In 1941, delivering his annual message to Congress, Franklin Delano Roosevelt named the "four essential human freedoms": freedom of speech and religion, and freedom from want and fear. The Four Freedoms became both a call to arms and the founding principles of the World War II generation. In 1943, artist Norman Rockwell planted them even deeper into the American psyche by painting four scenes that depicted the Four Freedoms. The paintings ran in the Saturday Evening Post.
Now, the Wolfsonian museum in Miami is basing a small exhibition on the Rockwell paintings and the freedoms they represent—but not without adding one more. "Of all those freedoms that Roosevelt was talking about, he never mentioned voting," says design writer Steven Heller, who was tapped by the museum to curate the show. Reasoning that the freedom to vote provides the foundation for all of the other freedoms, Heller asked four designers to create original poster designs around that theme. In August, the posters will be shown in the museum's lobby as part of Thoughts on Democracy: Freedom to Vote 2016.
It follows up a 2008 show based on the Rockwell paintings that pulled together original works from 60 contemporary artists. For this year's show, Heller narrowed the focus. He reached out to four New York-based graphic designers—Mirko Ilić, Oliver Munday, Paul Sahre, and Bonnie Siegler—and asked them to decide between four aspects of the right to vote they most wanted to illustrate. In the most literal interpretation, Siegler chose to design for the right to vote without waiting in line, and tied in a text that describes the Rights Act with an image of the flag. The others chose to go more of a conceptual route, and focused on making your vote count, voting for the candidate of your choice, and not needing an ID to vote. All comment on the deep imperfections of the U.S. voting system.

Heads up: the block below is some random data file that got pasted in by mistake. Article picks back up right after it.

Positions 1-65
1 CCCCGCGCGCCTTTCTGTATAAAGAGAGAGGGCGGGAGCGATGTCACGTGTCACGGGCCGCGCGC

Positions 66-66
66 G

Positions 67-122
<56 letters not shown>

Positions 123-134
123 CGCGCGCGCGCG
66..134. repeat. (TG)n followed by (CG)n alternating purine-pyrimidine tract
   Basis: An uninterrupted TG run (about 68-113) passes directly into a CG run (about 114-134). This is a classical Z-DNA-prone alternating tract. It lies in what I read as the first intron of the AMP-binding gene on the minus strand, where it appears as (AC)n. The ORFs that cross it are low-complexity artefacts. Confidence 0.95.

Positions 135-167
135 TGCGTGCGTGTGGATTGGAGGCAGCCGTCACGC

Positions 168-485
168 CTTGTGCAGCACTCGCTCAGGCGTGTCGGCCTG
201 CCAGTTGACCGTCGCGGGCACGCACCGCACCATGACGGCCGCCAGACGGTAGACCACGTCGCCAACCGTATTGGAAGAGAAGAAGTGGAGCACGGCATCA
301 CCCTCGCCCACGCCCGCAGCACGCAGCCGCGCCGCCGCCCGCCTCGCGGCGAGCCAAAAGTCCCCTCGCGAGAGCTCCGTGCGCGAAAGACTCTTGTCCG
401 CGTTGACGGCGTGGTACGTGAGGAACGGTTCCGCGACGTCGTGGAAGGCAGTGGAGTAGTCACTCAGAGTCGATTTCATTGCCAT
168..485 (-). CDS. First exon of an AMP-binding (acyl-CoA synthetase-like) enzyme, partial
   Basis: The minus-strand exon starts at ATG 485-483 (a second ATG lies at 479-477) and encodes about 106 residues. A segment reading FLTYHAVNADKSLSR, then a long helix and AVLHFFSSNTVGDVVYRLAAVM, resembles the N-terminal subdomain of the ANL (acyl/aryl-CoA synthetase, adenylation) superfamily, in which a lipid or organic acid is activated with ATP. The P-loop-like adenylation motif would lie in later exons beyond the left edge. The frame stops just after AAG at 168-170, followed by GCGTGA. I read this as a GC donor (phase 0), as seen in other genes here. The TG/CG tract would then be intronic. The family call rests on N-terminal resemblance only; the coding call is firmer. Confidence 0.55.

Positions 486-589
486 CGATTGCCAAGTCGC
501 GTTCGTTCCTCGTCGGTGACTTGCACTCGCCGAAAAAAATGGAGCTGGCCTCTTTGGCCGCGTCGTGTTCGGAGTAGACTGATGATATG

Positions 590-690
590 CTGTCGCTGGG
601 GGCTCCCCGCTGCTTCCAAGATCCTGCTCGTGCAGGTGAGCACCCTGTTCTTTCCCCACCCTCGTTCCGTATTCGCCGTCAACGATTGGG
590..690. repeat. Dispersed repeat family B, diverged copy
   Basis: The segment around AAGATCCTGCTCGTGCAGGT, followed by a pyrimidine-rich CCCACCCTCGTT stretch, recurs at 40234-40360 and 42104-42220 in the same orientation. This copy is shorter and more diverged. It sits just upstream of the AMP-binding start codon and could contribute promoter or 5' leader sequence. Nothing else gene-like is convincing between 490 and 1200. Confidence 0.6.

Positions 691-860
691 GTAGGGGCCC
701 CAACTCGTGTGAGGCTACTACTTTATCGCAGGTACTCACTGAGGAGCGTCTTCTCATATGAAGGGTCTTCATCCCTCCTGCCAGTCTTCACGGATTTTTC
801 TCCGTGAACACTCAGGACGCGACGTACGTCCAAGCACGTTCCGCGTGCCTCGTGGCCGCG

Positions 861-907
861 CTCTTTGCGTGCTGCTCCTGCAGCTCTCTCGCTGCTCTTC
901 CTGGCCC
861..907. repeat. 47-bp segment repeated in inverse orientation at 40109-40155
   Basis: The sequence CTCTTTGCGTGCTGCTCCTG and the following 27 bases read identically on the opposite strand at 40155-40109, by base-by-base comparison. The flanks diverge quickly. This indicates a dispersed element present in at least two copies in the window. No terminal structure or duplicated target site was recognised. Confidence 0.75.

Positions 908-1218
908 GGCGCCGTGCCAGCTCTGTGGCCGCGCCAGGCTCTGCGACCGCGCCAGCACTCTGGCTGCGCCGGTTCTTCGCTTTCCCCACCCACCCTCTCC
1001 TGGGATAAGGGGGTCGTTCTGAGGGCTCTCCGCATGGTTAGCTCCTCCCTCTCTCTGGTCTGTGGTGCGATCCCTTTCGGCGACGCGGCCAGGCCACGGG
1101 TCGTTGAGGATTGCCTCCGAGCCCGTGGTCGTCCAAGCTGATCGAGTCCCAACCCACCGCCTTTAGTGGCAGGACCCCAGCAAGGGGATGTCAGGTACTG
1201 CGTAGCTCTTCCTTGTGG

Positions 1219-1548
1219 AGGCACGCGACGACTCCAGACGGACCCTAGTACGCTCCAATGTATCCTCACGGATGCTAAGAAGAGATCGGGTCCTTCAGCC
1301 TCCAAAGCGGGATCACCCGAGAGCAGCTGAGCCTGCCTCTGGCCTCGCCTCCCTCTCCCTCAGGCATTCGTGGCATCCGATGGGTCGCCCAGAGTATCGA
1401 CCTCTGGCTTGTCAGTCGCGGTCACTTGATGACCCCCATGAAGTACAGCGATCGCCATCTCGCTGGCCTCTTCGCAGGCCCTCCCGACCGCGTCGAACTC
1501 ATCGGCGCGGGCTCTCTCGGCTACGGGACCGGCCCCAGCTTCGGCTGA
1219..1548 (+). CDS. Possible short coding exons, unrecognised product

Heller, who has written several books on the art of political poster design, says that it's hard to pin down a formula for what makes the best ones. They arouse emotion while giving perspective to an issue, he says, but it's often that the harder you try to hit that perfect storm, the more elusive it is. "It's part serendipity and part putting forth something that is going to have an impact," he says.
The posters will go up in the lobby of the Wolfsonian-FIU in Miami in August and run through election day on November 8. Until then, check them out in the slide show above.